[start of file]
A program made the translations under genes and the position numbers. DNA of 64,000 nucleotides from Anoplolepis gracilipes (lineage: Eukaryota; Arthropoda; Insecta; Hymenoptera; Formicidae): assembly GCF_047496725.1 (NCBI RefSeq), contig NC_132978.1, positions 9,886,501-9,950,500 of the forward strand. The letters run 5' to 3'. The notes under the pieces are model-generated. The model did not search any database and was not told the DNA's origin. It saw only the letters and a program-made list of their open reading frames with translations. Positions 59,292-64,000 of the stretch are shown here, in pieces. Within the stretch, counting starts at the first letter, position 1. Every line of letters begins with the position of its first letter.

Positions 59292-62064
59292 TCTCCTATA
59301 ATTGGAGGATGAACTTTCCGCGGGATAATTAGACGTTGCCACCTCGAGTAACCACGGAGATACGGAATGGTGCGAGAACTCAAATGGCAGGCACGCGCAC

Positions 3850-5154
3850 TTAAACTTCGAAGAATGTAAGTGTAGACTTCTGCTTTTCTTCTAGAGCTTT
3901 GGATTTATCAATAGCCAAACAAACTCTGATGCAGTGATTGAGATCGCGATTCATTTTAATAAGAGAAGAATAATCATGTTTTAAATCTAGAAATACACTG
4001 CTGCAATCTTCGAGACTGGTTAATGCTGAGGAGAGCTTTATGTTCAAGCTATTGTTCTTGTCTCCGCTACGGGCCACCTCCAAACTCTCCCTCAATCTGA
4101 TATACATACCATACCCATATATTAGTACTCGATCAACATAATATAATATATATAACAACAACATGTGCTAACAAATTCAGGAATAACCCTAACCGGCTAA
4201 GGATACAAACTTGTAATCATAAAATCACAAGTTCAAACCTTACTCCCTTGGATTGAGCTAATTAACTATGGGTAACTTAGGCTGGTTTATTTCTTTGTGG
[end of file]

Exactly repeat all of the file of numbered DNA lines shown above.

A program made the translations under genes and the position numbers. DNA of 64,000 nucleotides from Anoplolepis gracilipes (lineage: Eukaryota; Arthropoda; Insecta; Hymenoptera; Formicidae): assembly GCF_047496725.1 (NCBI RefSeq), contig NC_132978.1, positions 9,886,501-9,950,500 of the forward strand. The letters run 5' to 3'. The notes under the pieces are model-generated. The model did not search any database and was not told the DNA's origin. It saw only the letters and a program-made list of their open reading frames with translations. Positions 59,292-64,000 of the stretch are shown here, in pieces. Within the stretch, counting starts at the first letter, position 1. Every line of letters begins with the position of its first letter.

Positions 59292-62064
59292 TCTCCTATA
59301 ATTGGAGGATGAACTTTCCGCGGGATAATTAGACGTTGCCACCTCGAGTAACCACGGAGATACGGAATGGTGCGAGAACTCAAATGGCAGGCACGCGCAC

Positions 3850-5154
3850 TTAAACTTCGAAGAATGTAAGTGTAGACTTCTGCTTTTCTTCTAGAGCTTT
3901 GGATTTATCAATAGCCAAACAAACTCTGATGCAGTGATTGAGATCGCGATTCATTTTAATAAGAGAAGAATAATCATGTTTTAAATCTAGAAATACACTG
4001 CTGCAATCTTCGAGACTGGTTAATGCTGAGGAGAGCTTTATGTTCAAGCTATTGTTCTTGTCTCCGCTACGGGCCACCTCCAAACTCTCCCTCAATCTGA
4101 TATACATACCATACCCATATATTAGTACTCGATCAACATAATATAATATATATAACAACAACATGTGCTAACAAATTCAGGAATAACCCTAACCGGCTAA
4201 GGATACAAACTTGTAATCATAAAATCACAAGTTCAAACCTTACTCCCTTGGATTGAGCTAATTAACTATGGGTAACTTAGGCTGGTTTATTTCTTTGTGG